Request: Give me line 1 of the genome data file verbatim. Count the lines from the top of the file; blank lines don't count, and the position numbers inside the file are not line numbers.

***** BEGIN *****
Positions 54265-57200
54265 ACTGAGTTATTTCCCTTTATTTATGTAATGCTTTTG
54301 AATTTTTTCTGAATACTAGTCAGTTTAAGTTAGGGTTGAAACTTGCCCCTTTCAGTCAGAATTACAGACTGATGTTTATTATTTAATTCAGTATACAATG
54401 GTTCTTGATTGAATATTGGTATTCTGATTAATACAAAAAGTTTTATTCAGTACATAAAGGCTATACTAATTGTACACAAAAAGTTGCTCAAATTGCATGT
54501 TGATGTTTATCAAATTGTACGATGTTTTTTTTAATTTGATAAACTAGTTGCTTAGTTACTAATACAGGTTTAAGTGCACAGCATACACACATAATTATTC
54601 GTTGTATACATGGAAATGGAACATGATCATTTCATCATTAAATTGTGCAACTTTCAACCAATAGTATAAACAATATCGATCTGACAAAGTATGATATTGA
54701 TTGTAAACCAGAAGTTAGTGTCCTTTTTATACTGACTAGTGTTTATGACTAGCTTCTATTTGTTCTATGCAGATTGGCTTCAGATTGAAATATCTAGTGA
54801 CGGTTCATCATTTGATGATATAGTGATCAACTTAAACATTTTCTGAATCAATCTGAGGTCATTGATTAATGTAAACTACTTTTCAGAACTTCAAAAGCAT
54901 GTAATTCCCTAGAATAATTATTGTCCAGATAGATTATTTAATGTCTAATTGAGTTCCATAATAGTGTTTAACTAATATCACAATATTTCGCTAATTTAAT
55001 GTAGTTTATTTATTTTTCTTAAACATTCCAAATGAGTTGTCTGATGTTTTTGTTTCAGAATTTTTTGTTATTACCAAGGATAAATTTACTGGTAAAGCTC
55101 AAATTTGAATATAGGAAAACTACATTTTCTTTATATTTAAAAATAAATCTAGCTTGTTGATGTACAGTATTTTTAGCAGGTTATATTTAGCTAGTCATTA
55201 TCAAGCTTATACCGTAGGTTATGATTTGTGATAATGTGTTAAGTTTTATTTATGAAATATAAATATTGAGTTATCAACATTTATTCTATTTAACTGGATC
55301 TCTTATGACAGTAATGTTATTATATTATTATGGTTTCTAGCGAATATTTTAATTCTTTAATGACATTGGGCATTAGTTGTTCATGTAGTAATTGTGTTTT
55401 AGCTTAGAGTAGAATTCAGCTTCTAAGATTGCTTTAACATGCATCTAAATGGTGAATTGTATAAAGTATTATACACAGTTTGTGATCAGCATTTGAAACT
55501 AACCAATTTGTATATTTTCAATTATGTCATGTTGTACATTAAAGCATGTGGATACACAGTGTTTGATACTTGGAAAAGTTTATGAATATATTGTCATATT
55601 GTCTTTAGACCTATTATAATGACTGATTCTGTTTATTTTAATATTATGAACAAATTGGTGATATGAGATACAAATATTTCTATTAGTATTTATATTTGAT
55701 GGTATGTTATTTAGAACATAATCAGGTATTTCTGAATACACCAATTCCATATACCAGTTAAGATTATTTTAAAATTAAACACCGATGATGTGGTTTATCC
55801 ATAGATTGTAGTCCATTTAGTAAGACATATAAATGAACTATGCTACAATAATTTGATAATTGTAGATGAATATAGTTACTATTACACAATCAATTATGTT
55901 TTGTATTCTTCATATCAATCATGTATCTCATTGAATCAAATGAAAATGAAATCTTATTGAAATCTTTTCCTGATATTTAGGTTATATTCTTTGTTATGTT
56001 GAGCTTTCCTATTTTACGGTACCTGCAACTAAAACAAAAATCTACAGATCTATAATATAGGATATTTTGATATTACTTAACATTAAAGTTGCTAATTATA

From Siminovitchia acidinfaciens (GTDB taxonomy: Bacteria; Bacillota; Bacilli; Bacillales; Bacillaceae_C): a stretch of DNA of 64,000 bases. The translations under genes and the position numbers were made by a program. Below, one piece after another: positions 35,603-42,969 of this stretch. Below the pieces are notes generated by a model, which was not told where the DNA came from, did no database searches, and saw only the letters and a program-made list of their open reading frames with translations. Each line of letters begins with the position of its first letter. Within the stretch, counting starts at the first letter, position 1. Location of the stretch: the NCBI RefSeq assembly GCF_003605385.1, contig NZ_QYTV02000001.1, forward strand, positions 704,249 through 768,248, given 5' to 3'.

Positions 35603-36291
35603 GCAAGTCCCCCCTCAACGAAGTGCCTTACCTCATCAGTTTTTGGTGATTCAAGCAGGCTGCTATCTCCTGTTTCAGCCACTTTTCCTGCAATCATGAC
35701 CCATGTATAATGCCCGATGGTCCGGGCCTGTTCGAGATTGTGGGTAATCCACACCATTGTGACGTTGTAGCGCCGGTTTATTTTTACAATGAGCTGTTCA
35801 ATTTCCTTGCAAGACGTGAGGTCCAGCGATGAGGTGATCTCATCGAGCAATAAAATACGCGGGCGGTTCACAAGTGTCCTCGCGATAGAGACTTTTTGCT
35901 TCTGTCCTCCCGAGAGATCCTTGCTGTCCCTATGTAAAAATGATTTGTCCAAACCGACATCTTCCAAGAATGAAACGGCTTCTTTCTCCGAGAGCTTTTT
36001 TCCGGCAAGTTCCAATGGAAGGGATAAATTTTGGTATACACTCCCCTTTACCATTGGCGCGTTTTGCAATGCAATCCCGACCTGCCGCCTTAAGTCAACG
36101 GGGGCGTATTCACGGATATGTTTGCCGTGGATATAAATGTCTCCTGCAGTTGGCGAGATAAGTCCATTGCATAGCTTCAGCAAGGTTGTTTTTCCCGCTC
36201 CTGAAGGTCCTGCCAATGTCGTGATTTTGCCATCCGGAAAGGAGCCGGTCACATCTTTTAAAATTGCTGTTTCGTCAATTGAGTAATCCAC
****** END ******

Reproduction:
Positions 54265-57200